A Chrismon tree is an evergreen tree often placed in the chancel or nave of a church during Advent and Christmastide. The Chrismon tree was first used by North American Lutherans in 1957, although the practice has spread to other Christian denominations, including Anglicans, Catholics, Methodists, and the Reformed. As with the Christmas tree, the evergreen tree itself, for Christians, "symbolizes the eternal life Jesus Christ provides". However, the Chrismon tree differs from the traditional Christmas tree in that it "is decorated only with clear lights and Chrismons made from white and gold material", the latter two being the liturgical colours of the Christmas season.
Christian symbolism is the use of symbols, including archetypes, acts, artwork or events, by Christianity. It invests objects or actions with an inner meaning expressing Christian ideas.
The Civil wars of the Tetrarchy were a series of conflicts between the co-emperors of the Roman Empire, starting in 306 AD with the usurpation of Maxentius and the defeat of Severus and ending with the defeat of Licinius at the hands of Constantine I in 324 AD.
The IX monogram or XI monogram is a type of early Christian monogram looking like the spokes of a wheel, sometimes within a circle.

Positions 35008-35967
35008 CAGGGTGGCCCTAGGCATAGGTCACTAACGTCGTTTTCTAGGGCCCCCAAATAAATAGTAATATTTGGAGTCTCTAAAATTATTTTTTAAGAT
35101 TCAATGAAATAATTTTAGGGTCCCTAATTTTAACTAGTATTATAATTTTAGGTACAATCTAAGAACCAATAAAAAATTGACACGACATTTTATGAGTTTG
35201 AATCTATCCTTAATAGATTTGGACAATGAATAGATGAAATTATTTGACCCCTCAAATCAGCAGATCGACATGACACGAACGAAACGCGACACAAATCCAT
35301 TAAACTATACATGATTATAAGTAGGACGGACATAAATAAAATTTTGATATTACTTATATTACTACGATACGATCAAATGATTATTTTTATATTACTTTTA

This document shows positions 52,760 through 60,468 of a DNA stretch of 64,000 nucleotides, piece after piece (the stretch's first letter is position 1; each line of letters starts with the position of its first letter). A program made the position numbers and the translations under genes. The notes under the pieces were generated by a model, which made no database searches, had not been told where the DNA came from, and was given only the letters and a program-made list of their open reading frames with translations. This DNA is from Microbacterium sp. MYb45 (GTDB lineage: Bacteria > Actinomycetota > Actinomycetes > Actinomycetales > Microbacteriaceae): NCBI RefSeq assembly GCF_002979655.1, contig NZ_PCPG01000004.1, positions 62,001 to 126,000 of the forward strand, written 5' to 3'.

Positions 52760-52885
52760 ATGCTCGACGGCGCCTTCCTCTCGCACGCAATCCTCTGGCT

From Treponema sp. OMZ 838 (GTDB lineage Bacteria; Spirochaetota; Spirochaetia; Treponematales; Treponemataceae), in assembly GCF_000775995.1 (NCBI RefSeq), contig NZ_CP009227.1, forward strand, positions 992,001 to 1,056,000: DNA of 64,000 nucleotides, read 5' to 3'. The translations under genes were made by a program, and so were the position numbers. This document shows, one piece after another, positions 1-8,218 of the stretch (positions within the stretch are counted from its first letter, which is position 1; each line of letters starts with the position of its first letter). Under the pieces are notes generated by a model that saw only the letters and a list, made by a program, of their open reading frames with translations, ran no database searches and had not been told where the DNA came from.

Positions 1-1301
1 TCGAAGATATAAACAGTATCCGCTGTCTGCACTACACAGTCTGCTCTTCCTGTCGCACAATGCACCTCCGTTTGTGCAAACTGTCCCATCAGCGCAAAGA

The Resurrection of Jesus has long been central to Christian faith and Christian art, whether as a single scene or as part of a cycle of the Life of Christ. In the teachings of the traditional Christian churches, the sacraments derive their saving power from the passion and resurrection of Christ, upon which the salvation of the world entirely depends. The redemptive value of the resurrection has been expressed through Christian art, as well as being expressed in theological writings.
The History of Constantine is a series of tapestries designed by Flemish artist Peter Paul Rubens and Italian artist Pietro da Cortona depicting the life of Constantine I, the first Christian emperor of Ancient Rome. In 1622, Rubens painted the first twelve oil sketches that were used as guides, and the tapestries themselves were woven in the workshop of Marc Comans and François de la Planche in the Faubourg Saint-Marcel in Paris by 1625, transforming each small sketch into a sumptuous creation of wool, silk, and gold and silver threads that could easily fill a wall. An additional five designs were painted by Cortona in 1630 and woven in the atelier of Cardinal Francesco Barberini in Rome over the next decade.
Signum manus refers to the medieval practice, current from the Merovingian period until the 14th century in the Frankish Empire and its successors, of signing a document or charter with a special type of monogram or royal cypher.
The Baptistery of Albenga is a paleochristian religious structure in Albenga, province of Savona, in the region of Liguria of northern Italy. It is an example of 5th-century late-Ancient Roman architecture with mosaic decoration, and stands adjacent to the Albenga Cathedral of San Michele Arcangelo.